There are two main issues. The first one is using numbers from your Social Security statement. Your Social Security benefit is expected to grow with the additional credits you will earn in your future employment, while your Social Security statement reflects only credits you have earned to date. Using values from your Social Security statement may be appropriate only if you are just about to retire.
The second issue is far more subtle, but equally misleading and inaccurate. Even after factoring your future credits, we need to also factor projected future changes in the Average Wage Index, the Taxable Wage Base and the cost-of-living adjustments applied to your future benefits. The Social Security Administration (SSA) publishes their own assumptions about how each of these items is expected to change in the future. These assumptions are based on considerable economic research and can be expected to be reasonable. The SSA uses these assumptions in their online calculators, if you select "future (inflated) dollars". This is the appropriate number for retirement planning calculators, because everything needs to be projected with its appropriate increase rates, as we discussed in the inflation section above.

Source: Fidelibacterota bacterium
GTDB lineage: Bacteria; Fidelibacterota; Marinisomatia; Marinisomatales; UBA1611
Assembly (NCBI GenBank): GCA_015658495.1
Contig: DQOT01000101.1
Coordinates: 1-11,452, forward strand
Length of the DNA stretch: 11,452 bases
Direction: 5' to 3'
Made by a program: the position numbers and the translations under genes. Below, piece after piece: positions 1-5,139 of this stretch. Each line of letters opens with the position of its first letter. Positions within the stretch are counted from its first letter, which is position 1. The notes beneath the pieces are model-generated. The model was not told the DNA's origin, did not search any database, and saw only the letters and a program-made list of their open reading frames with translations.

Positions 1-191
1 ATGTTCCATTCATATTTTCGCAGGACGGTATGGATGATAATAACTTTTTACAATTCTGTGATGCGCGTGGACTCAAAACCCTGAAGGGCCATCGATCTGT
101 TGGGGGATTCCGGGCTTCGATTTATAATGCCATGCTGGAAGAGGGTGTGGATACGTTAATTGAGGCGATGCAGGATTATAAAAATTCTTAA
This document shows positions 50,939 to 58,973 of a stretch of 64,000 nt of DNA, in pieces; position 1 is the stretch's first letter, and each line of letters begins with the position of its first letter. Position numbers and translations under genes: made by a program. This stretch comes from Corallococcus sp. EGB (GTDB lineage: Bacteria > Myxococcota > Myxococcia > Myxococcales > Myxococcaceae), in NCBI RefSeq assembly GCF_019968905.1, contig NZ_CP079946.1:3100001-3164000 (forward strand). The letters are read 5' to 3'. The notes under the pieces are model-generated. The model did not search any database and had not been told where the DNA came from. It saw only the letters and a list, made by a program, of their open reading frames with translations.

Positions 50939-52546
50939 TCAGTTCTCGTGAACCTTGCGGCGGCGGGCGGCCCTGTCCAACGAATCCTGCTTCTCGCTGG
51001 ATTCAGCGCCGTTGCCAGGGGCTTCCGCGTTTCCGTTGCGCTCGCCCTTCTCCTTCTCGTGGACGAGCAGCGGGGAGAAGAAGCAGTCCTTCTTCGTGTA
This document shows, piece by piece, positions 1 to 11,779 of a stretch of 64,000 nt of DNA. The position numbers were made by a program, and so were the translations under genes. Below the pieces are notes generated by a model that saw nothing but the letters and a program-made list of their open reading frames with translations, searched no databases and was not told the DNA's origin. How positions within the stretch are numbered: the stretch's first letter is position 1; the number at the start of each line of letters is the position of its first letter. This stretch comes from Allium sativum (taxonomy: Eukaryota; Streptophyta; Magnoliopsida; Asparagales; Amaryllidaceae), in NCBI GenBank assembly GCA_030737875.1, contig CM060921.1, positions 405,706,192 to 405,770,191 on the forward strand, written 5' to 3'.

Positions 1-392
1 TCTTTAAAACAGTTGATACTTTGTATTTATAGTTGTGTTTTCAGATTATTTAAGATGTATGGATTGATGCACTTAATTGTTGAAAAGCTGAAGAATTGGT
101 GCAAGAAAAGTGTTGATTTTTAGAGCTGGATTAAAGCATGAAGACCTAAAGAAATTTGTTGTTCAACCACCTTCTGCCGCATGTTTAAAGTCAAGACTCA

Estimating your Social Security benefit using "current dollars" may be helpful in isolation — to give us an idea of the magnitude of our future benefit. But in a retirement planning calculator, we need to be consistent and increase every piece in an appropriate and reasonable manner. Most calculators that claim that they calculate your Social Security benefit from scratch, use a "current dollars" approach, resulting in a benefit estimate that can be half of what it may be reasonably expected to be.
MoneyBee projects your Social Security benefits with the "intermediate" assumptions from the latest SSA Trustee's Report. In fact, apart from rounding, MoneyBee should exactly match any SSA calculator on "future (inflated) dollars" basis, if using the same pay history.